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Can Pembrolizumab Plus Olaparib Improve Survival in Pretreated Metastatic Castration-Resistant Prostate Cancer?

By: Julia Fiederlein Cipriano, MS
Posted: Wednesday, September 6, 2023

In patients with biomarker-unselected, heavily pretreated metastatic castration-resistant prostate cancer, Emmanuel S. Antonarakis, MD, of Masonic Cancer Center, University of Minnesota, Minneapolis, and colleagues found that treatment with pembrolizumab plus olaparib did not significantly improve radiographic progression–free or overall survival versus next-generation hormonal therapy. The results of the phase III KEYLYNK-010 trial, which were published in the Journal of Clinical Oncology, did not reveal any new safety signals.

“The study was stopped for futility,” the investigators remarked. “A clear unmet need remains for additional effective treatment options for previously treated metastatic castration-resistant prostate cancer, and studies are continually exploring how to best deploy immune checkpoint antibodies in the prostate cancer treatment continuum.”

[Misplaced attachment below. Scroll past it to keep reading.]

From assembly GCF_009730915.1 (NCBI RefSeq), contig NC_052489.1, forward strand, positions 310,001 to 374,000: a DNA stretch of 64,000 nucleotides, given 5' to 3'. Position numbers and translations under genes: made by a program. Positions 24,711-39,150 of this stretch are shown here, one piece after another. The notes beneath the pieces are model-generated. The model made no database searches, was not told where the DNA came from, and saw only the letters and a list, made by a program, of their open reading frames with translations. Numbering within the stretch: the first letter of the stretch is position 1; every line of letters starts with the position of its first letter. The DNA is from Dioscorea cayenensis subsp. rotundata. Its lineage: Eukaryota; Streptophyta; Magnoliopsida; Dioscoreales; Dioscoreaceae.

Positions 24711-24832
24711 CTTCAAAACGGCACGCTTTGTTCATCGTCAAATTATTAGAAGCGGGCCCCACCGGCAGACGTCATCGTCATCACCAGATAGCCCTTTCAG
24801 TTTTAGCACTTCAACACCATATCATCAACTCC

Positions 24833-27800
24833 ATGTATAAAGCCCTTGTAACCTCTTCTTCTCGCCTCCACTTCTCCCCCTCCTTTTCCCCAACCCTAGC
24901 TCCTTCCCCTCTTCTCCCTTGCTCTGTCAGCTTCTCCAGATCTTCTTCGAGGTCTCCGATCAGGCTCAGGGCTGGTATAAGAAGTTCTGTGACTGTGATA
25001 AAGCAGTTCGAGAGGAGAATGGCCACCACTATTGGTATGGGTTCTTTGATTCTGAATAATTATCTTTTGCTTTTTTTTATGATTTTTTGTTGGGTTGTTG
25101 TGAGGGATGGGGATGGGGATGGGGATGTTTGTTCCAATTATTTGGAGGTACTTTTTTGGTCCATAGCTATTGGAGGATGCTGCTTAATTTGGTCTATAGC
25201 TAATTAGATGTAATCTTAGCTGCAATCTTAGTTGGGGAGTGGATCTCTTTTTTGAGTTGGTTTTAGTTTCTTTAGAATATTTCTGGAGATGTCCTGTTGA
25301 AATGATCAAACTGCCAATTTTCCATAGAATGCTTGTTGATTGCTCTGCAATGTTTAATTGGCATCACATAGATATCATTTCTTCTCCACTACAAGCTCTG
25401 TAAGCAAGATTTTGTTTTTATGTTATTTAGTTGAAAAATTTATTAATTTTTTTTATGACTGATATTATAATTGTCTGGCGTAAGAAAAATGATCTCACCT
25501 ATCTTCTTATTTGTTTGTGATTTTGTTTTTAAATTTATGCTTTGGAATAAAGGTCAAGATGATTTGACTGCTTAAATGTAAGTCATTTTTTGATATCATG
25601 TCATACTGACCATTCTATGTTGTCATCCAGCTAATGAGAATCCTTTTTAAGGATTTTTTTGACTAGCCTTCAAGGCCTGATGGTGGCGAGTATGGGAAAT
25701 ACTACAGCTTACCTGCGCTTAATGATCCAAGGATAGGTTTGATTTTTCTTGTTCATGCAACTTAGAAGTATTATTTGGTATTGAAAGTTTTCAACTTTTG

Patients who experienced disease progression during or after treatment with abiraterone or enzalutamide, but not both, and docetaxel were randomly assigned in a 2:1 ratio to receive pembrolizumab plus olaparib (n = 529) or next-generation hormonal therapy with either abiraterone or enzalutamide (n = 264). At the final primary endpoint analyses, pembrolizumab plus olaparib did not appear to significantly prolong the median durations of radiographic progression–free (4.4 vs. 4.2 months; hazard ratio [HR] = 1.02; P = .55) or overall (15.8 vs. 14.6 months; HR = 0.94; P = .26) survival versus next-generation hormonal therapy.

The final median duration of time to first subsequent therapy was 7.2 months with pembrolizumab plus olaparib and 5.7 months with next-generation hormonal therapy (HR = 0.86). The objective response rates were 16.8% and 5.9%, respectively. Treatment-related adverse events of grade 3 or higher were reported more frequently with pembrolizumab plus olaparib than with next-generation hormonal therapy (34.6% vs. 9.0%).

Disclosure: For full disclosures of the study authors, visit

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